Rep. Whiplash says that Iraq is ruining the economy. Psychologically, maybe, but what do the numbers say?
The US Gross Domestic Product in 2007 was 13,843,825,000,000 (not a typo-that really is almost fourteen trillion dollars), ranking first in the world. By the same token, the only economy that can compare to the US is the combined European Union, when all 27 members are added together. Japan's GDP is $4.3 trillion; Germany third at $3.3 trillion; China fourth at $3.2; and Britain fifth at $2.7. That's right: Our economy is bigger than the next four on the list (they check in at $13.5 combined).
(Supposedly poor Mexico, due to its trade partnership with the US and Canada-ninth largest-checks in at 15th. They are directly behind Australia and South Korea, and ahead of the Netherlands, Sweden, Belgium, Poland, Norway, Taiwan, Oil-Rich Saudi Arabia, Austria, Greece, Denmark, Ireland, and Israel.)
The federal budget is $3.1 trillion dollars. Our defense budget is roughly 3.7% of our GDP. As Wiki notes, this is more than France (2.6) but much less than Saudi Arabia (10). Overall, defense spending has gone up .7 (that's seven-tenths of one percent) as a percentage of GDP, from a post-WWII low of 3% in 1999-01 (who was president then? I forget). Iraq cost $170 billion last year; as a comparison, $237 billion was spent on public debt. I'm sure the $48 billion in earmarks requested by your co-workers last year could also be used more constructively than, say, a Woodstock Museum.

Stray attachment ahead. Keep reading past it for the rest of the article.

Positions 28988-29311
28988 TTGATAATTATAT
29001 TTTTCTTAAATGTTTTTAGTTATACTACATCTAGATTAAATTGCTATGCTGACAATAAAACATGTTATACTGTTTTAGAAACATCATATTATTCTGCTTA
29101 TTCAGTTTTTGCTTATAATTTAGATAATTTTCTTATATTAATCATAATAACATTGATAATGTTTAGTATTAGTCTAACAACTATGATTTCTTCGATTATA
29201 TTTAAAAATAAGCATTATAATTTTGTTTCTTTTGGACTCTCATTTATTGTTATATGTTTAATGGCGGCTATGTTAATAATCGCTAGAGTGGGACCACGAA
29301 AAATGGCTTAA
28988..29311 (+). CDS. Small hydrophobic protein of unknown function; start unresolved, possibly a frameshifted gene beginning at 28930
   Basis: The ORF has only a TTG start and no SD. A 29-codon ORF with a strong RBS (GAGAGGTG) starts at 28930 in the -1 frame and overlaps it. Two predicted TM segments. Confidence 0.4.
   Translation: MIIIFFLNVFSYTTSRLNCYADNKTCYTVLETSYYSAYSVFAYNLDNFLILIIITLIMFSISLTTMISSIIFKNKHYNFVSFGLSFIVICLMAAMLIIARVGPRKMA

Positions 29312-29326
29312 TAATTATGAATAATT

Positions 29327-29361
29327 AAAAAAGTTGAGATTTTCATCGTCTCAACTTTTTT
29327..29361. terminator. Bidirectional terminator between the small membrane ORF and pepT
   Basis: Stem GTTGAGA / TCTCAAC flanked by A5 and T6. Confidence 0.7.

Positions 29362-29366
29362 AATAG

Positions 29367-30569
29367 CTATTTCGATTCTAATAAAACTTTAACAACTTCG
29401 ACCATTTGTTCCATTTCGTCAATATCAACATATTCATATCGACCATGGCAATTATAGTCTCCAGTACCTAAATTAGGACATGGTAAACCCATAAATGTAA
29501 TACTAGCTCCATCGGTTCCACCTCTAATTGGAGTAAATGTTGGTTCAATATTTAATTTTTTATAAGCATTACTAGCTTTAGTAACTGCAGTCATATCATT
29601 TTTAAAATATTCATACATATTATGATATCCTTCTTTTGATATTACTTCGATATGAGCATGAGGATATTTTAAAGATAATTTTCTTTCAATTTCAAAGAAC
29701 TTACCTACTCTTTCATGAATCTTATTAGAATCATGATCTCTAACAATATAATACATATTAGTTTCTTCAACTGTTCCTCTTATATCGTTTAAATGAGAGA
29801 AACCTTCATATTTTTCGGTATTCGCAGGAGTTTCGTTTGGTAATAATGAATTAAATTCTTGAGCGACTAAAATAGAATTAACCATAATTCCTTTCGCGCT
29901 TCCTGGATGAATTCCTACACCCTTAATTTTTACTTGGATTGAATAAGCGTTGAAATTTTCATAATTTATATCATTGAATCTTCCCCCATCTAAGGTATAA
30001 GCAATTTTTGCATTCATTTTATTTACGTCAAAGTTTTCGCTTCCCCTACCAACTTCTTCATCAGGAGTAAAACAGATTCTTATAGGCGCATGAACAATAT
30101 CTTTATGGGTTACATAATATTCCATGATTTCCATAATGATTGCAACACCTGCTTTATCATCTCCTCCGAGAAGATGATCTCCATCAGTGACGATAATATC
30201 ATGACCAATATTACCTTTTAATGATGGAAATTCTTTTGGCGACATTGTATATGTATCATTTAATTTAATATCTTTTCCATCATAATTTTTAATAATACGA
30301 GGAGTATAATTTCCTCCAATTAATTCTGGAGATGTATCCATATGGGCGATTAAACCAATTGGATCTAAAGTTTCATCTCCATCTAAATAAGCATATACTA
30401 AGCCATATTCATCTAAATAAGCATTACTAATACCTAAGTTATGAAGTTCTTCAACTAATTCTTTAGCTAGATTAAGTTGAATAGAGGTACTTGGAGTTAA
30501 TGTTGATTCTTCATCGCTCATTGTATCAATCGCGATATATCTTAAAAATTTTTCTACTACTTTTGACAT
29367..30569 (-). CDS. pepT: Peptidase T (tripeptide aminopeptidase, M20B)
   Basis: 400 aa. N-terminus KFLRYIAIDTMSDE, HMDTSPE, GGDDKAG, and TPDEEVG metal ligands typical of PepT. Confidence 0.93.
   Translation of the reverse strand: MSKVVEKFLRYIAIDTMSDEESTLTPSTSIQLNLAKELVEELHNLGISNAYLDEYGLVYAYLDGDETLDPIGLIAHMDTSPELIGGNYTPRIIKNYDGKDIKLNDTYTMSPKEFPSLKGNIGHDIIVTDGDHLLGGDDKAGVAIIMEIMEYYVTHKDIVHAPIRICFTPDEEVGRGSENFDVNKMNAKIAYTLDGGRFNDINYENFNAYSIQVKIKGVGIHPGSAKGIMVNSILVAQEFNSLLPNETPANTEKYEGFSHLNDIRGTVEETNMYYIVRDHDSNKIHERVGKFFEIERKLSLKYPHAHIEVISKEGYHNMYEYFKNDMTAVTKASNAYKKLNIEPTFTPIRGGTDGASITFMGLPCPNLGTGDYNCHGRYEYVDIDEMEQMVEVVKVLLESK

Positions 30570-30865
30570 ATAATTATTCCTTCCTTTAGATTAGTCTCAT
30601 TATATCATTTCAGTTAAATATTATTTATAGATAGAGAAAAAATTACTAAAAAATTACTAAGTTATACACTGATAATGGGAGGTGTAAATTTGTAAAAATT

And of course, I know the trillions of dollars in spending that your party's presidential candidate proposed today you stridently oppose.
It seems to me the bigger issue would be balancing the federal budget, and reigning in public spending if we really wanted to free up cash "to invest in sources of alternative energy, job growth, and economic development," as opposed to something that's a miniscule part of the total spending of our federal government.
But you knew all this, right? I'm sure you've got all the answers ready. After all, it can't be you simply playing up to the isolationist streak in rural North Mississippi, right?